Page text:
Does training in evidence based practice make clinicians better decision makers?

We elves love our evidence and evidence-based practice; where treatment is guided by evidence of treatment effectiveness integrated with clinical expertise and the values and preferences of the patient.

While conducting an entirely unrelated systematic review (I have to question the precision of my literature search), I stumbled upon this paper by Baker-Ericzen and her colleagues. It isn’t a systematic review, randomised controlled trial or even a cohort study, so it’s not our usual elven fodder but interesting nonetheless.

Clinical decision making skill is integral to evidence based practice. In fact, it appears in most definitions of evidence-based practice because even when evidence is available, you need clinical skill to apply treatments appropriately to individual patients and conditions.


Trying to help a depressed person with a prescription for a broken bone treatment… is the same as trying to eat your dinner with an axe and a pair of pliers.


The study analysed the decision making skills of community based mental health clinicians who were trained in evidence based treatment (EBT) for disruptive behaviour disorders (DBD’s) versus equally experienced clinicians who had not been trained in EBT.

The idea was that those actively trained in evidence based treatments may have developed better ‘meta-cognitive’ skills, or as Professor Carol McGuinness puts it “skilful thinking”.


We are vulnerable to all kinds of biases in our thinking because we are prone to taking shortcuts (aka using heuristics). Having better metacognitive skill may go some way to counteracting those biases and ultimately make us better decision makers.


Participants were 48 paediatric clinicians (e.g. psychologists, marriage and family counsellors, social workers) practicing in community mental health outpatient settings in California who self-identified as:

  • Trained in providing therapy to children with disruptive behaviour disorders;
  • Experienced in working with these children.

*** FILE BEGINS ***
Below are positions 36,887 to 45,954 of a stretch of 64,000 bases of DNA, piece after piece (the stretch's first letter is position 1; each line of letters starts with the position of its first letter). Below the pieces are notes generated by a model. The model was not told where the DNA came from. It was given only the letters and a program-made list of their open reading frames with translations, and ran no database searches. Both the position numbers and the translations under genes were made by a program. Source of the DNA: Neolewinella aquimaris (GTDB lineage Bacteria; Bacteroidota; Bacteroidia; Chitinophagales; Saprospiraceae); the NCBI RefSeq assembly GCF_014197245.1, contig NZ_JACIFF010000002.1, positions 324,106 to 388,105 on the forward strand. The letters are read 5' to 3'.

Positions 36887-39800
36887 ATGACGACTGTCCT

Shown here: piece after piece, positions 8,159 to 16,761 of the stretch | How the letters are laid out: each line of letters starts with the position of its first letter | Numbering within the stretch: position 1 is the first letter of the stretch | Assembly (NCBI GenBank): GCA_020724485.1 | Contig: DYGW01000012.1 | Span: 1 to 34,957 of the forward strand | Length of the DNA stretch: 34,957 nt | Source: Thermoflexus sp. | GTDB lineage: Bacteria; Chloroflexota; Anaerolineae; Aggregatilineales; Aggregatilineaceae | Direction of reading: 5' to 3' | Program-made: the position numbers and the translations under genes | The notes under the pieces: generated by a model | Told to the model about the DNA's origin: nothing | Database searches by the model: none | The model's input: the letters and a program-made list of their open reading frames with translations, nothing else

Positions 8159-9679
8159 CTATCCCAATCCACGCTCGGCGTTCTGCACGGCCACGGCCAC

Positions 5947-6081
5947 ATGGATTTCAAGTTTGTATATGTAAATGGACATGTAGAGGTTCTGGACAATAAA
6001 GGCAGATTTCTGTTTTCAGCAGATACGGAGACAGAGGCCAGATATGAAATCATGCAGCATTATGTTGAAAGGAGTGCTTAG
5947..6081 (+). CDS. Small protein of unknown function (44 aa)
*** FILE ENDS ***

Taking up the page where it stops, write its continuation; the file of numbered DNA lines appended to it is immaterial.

Interestingly, 38 non-EBT trained clinicians and only 6 EBT trained clinicians initially volunteered to take part. A recruitment drive resulted in a final sample of 34 non-EBT and 14 EBT trained clinicians.

“EBT trained” clinicians had to have been trained in a child or family therapy approach cited in a published review of effective interventions for DBD’s (such as multisystemic therapy, parent-child interaction therapy) and training included case management, ongoing clinical supervision and treatment fidelity monitored and reached. The “non EBT trained” clinicians had read about or attended workshops on relevant EBTs but had not undergone formal training.

The clinicians were given complex case vignettes about a child with disruptive behaviour problems and asked to “think aloud” about their conception of the case and treatment planning. Between 1 and 4 vignettes were presented over one hour, depending on how long the participants took over each case.

Authors then coded the transcript of the “think aloud” according to “naturalistic decision making” (NDM) theory, which essentially is a framework for understanding how people make decisions in complex real world situations. For example, expert decision makers tend to focus on solutions, are more efficient at organising information and ignoring distracting information (Elliot 2005; Glaser & Chai 1988).

This framework was used to classify the clinicians’ decisions into “expert” or “novice” based on their decision making process using five categories;

  1. Type of reasoning
  2. Organization of information and deriving hypotheses
  3. Attention to information and level of abstraction